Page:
Microsoft admits hackers stole law enforcement documents

Graham Cluley
Graham Cluley
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Microsoft hacked Microsoft has revealed that recent hacker attacks against it have gone beyond vandalising its blog and hijacking its Twitter accounts, and extended to the theft of “documents associated with law enforcement inquiries”.

In an official blog post, Adrienne Hall of Microsoft’s Trustworthy Computing Group said that after employees’ accounts were illegally accessed by the hackers, and emails and documents stolen.

Microsoft blog post

A natural deduction is that the blog’s reference to “documents associated with law enforcement inquiries” means requests from governments asking Microsoft to hand over information about specific users.

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During January to June 2013, Microsoft said that it received 37,196 requests from law enforcement agencies potentially impacting 66,539 user accounts. It revealed more details of how it dealt with government data requests in its 2013 transparency report.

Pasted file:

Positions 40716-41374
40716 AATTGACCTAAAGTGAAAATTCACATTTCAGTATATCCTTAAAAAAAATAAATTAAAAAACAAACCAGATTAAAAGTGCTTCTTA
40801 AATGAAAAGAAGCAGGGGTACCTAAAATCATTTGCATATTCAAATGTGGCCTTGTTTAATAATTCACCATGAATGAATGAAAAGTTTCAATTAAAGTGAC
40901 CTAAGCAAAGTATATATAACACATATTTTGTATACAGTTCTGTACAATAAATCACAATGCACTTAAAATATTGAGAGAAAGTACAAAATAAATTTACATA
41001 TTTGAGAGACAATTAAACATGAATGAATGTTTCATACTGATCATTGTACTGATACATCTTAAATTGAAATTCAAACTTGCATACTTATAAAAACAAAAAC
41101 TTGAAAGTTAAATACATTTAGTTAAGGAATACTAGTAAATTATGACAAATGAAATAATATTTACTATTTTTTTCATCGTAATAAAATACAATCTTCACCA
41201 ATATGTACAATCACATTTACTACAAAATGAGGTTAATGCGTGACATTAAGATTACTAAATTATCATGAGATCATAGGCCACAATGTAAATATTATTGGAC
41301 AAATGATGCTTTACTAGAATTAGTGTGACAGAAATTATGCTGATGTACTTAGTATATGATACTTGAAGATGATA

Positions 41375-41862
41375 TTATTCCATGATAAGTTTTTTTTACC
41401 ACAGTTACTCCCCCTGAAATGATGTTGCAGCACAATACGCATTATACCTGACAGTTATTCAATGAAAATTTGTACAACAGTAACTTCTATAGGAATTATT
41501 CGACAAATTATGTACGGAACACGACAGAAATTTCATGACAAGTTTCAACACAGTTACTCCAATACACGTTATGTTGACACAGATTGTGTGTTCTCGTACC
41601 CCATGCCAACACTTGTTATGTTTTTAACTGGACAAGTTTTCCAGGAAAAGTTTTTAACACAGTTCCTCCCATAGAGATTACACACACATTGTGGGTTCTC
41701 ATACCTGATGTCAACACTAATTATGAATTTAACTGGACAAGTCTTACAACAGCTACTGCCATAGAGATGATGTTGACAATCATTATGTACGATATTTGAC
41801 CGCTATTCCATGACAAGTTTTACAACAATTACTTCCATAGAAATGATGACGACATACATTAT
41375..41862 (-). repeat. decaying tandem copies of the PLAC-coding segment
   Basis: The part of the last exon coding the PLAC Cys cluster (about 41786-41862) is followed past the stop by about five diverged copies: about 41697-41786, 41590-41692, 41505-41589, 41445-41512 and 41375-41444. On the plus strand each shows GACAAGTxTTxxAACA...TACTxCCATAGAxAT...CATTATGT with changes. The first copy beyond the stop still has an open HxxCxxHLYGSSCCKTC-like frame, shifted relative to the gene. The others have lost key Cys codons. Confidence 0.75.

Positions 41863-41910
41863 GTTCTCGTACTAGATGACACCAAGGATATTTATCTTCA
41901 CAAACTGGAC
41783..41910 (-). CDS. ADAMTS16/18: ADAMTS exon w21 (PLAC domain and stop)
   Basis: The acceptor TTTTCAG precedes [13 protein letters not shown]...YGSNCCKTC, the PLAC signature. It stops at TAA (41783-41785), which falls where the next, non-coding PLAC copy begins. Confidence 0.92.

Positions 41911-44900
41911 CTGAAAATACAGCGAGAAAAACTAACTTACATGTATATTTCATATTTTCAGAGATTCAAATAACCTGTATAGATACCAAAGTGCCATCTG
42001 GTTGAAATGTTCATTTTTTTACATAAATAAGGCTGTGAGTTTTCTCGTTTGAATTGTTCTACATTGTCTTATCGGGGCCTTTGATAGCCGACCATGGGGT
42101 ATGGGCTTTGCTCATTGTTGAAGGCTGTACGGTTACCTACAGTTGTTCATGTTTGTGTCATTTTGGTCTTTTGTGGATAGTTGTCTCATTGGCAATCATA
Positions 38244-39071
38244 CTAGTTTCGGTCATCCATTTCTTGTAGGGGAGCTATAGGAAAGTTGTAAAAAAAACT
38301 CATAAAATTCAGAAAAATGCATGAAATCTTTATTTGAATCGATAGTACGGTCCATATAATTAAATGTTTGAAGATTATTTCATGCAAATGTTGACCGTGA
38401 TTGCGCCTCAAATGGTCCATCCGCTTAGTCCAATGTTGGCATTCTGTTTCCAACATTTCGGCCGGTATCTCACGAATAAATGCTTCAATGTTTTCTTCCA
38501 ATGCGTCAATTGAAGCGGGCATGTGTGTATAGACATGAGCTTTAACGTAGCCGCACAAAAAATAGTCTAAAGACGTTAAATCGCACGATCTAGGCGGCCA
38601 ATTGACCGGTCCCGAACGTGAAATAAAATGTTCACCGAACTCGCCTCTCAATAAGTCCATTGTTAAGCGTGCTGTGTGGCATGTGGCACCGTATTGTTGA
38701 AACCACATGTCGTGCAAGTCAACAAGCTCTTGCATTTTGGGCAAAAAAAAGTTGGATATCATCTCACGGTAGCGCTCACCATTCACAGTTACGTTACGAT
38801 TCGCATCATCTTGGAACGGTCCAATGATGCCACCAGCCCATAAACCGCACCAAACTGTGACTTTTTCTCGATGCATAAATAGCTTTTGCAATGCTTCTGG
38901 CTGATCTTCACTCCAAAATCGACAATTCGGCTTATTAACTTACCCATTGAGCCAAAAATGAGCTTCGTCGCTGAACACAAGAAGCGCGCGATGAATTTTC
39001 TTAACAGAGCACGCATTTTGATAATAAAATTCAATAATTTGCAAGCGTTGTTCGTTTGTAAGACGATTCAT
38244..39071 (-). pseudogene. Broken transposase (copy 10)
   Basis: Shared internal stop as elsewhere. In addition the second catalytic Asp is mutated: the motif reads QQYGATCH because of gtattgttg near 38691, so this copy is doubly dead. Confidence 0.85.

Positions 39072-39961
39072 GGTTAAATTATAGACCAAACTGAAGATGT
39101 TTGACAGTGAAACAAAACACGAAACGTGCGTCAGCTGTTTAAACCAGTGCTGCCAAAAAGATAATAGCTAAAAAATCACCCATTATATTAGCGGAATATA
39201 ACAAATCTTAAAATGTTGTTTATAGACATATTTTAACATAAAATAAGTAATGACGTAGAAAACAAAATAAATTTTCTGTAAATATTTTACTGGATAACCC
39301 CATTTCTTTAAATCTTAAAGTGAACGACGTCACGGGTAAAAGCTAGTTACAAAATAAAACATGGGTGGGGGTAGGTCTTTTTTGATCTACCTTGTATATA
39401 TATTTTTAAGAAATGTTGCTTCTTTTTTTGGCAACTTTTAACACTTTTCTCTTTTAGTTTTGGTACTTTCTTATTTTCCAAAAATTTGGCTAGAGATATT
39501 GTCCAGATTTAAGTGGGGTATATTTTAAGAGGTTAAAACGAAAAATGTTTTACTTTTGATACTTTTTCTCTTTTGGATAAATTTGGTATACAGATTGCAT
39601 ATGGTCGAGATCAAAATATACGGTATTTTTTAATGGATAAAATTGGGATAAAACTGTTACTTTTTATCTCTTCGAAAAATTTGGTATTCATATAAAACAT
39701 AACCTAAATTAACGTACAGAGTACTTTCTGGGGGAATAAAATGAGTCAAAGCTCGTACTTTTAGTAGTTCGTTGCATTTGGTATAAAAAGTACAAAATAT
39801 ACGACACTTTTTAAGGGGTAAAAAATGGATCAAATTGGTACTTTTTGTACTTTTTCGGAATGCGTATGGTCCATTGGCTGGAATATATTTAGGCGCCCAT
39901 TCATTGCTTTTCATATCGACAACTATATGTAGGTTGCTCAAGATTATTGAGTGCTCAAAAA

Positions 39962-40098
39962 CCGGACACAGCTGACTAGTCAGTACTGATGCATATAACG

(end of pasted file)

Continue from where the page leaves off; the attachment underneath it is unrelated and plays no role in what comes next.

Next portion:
Hmm. It sounds to me like Microsoft, in this latest security incident, may have been somewhat more “transparent” in its dealing with government data requests than any right-minded individual would want them to be.

Once again, questions will be asked as to whether large organisations are taking enough steps to properly protect the most sensitive information.

A tweet from the notorious Syrian Electronic Army (SEA), who were responsible for the hijacking of Microsoft social media accounts, suggests that the information may be eye-opening.

Tweet by Syrian Electronic Army

We’ll have to wait and see if the SEA, if it is indeed responsible for this hack against Microsoft, is true to its word and releases any information.

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Graham Cluley is a veteran of the cybersecurity industry, having worked for a number of security companies since the early 1990s when he wrote the first ever version of Dr Solomon's Anti-Virus Toolkit for Windows. Now an independent analyst, he regularly makes media appearances and is an international public speaker on the topic of cybersecurity, hackers, and online privacy. Follow him on Twitter, Mastodon, Threads, Bluesky, or drop him an email.

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